Life After Smith: Alumna Now Editor-in-Chief of Mental Floss

Veronica Brown '17

Assistant News Editor

Alumna Jessanne Collins worked successfully in the magazine world since graduating from Smith with a degree in sociology in 2001. She currently works as the Editor-in-Chief of Mental Floss magazine (stylized mental floss). Before working at Out magazine and Mental Floss, she worked at Playgirl magazine and has since written a memoir, “How to Be a Playgirl,” about her experiences there.

How did you first get a job at Playgirl?

Jessanne Collins: I was working in book publishing on the marketing side, and I really wanted to be in editorial. It wasn’t happening for me in the book world, and I’d always been interested in magazines. I met an editor at Playgirl socially and ended up writing something for her freelance. Later when she had a job opening, she called me up, and of course I jumped. It seemed like a crazy opportunity.

What made you want to write “How to Be a Playgirl” about your experience at the magazine?

JC: People were fascinated by the fact that I worked at Playgirl. It was a real conversation starter. They had lots of questions. Early on working there – even in my first week – I started sending a newsletter to my friends that I called “Pornworld Weekly” where I transcribed the weird phone calls and the crazy mail and all of the other experiences that were too bizarre to be believed. I knew that I was taking notes for something that I’d write about eventually – I just didn’t know what that was. The memoir form came later. I studied fiction writing in grad school, and this experience would have made a good bizarro “Devil Wears Prada” type of novel, but in the end I’m a more natural memoirist.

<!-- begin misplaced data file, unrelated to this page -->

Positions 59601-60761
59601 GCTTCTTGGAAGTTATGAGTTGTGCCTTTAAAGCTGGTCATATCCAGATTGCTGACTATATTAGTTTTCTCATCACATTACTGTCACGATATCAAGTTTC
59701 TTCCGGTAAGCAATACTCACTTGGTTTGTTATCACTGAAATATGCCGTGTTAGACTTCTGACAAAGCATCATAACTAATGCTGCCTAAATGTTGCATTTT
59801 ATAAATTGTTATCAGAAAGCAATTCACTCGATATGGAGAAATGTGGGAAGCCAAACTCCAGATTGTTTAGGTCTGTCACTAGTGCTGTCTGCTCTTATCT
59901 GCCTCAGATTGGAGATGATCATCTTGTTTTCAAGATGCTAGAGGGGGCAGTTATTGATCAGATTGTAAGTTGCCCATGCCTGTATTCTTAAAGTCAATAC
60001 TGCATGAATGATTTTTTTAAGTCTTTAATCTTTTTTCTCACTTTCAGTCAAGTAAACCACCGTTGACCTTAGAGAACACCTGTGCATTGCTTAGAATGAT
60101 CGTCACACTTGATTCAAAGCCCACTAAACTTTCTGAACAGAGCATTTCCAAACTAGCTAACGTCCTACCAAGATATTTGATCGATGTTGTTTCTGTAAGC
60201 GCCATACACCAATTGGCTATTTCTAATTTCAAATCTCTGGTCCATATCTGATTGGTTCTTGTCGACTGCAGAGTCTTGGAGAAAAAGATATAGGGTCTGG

How did you make the transition from working at Playgirl to working at Mental Floss?

JC: I had another job in between for several years – at Out, the gay culture magazine. It’s much more lifestyle-oriented than either Playgirl, which is about naked dudes, or Mental Floss, which is about knowledge. So really it was about learning the ropes of magazines in general – there’s a craft to putting a magazine together that I was first introduced to at Playgirl but really learned the most about at Out. And that’s a skill that I brought to Mental Floss.

What else did you take from your experience at Playgirl to Mental Floss?

JC: Making a magazine is all about making a connection with your audience – it’s about speaking in a certain tone, packaging material in a way they’ll appreciate and interacting with them. In many ways that aspect is the same no matter the publication. At Playgirl I learned how to write terrible puns and pithy copy, and those are two skills that go far in the magazine world!

How do you continue to differentiate your publication from BuzzFeed, which Mental Floss is often compared to?

JC: Mental Floss is about knowledge. We take fascinating information and package it in fun forms – that’s what we do in the magazine, on the web, in our YouTube videos. We’ve been doing content that’s highly shareable for a long, long time – that’s why we draw comparisons to BuzzFeed. But at the end of the day, I see our mission as being entirely unique: everything we create is in the service of making you smarter.